Communities and schools in sub-Saharan Africa are set to benefit from used computer equipment through a partnership between the Scottish Government and the Turing Trust.
Equipment including computers, mobile phones and tablets will be distributed among education projects and schools in Malawi, Ghana and Liberia through the partnership.
Although still usable, much of the equipment is no longer suitable for corporate use within the Government. Holyrood operates a policy to refresh devices every four or five years to ensure it runs on up-to-date software and operating systems.
In addition to providing vital tech for disadvantaged communities, the programme helps offset carbon emissions through the reuse of equipment.
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The Turing Trust, which was co-founded by Alan Turing’s great-nephew, James Turing, has reused more than 69 tonnes of waste so far and recently took delivery of the first 100 computers, mice and keyboards.
Commenting on the initiative, Turing said: “I’m really excited to be working with the Scottish Government. These donations will significantly improve the lives and learning outcomes of children, adult students and teachers in Africa.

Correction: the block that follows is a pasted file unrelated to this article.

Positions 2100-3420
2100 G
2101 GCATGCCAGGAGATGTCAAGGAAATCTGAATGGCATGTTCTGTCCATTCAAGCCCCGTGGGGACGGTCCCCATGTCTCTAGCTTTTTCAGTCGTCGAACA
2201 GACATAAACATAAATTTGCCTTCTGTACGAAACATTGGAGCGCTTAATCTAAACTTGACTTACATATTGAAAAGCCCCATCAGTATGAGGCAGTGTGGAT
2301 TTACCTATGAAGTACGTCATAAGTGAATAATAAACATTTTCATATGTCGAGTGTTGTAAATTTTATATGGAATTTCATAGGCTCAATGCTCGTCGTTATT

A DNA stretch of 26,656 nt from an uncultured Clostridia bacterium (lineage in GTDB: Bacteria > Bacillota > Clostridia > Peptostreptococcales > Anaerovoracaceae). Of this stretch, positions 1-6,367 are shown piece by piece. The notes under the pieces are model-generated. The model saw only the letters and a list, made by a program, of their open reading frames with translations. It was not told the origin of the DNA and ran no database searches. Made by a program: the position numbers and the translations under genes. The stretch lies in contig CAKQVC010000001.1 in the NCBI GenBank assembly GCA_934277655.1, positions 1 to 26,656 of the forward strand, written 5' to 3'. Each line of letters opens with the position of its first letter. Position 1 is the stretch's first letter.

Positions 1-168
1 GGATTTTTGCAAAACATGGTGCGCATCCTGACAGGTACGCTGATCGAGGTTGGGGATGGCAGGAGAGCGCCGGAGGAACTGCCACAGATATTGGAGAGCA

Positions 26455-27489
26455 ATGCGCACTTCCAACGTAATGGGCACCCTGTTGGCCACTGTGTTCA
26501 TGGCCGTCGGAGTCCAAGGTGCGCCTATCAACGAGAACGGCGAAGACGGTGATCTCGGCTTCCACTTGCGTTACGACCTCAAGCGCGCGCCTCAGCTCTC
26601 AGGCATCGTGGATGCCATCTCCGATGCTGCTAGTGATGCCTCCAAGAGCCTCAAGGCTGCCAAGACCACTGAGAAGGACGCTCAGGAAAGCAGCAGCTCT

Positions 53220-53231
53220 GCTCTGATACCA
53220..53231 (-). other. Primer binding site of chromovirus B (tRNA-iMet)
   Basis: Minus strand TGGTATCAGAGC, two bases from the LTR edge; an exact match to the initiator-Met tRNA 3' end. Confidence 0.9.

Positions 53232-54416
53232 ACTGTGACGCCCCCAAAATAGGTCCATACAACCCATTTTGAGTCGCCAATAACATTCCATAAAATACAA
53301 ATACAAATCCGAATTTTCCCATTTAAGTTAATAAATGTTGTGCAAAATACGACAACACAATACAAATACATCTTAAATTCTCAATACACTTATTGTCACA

“Being able to reuse this equipment means that we’ll be offsetting significant carbon emissions, meaning this donation is good for both people and the planet.”
The charity currently receives support from the Scottish Government and was awarded £60,000 in International Small Grants Programme Funding earlier this year to provide computer training for teachers in Malawi.
Funding for the training initiative will help ensure teachers have the necessary skills and resources to teach digital literacy to 9,000 girls in Malawi. To date, the Trust has provided more than 4,250 computers to hundreds of schools and trained upwards of 500 teachers.
Ben Macpherson, international development minister at the Scottish Government, said: “This is an excellent partnership, which showcases the Scottish Government’s dedication to good global citizenship, improving digital literacy and developing the circular economy.
“By donating these computers we will help hundreds of teachers and thousands of children and adult students in Africa to develop their computer skills and their career prospects as a result.
“What’s more, we will be extending the useful life of Scottish Government computer equipment by recycling materials, offsetting carbon emissions and ensuring that it does not go to landfill.”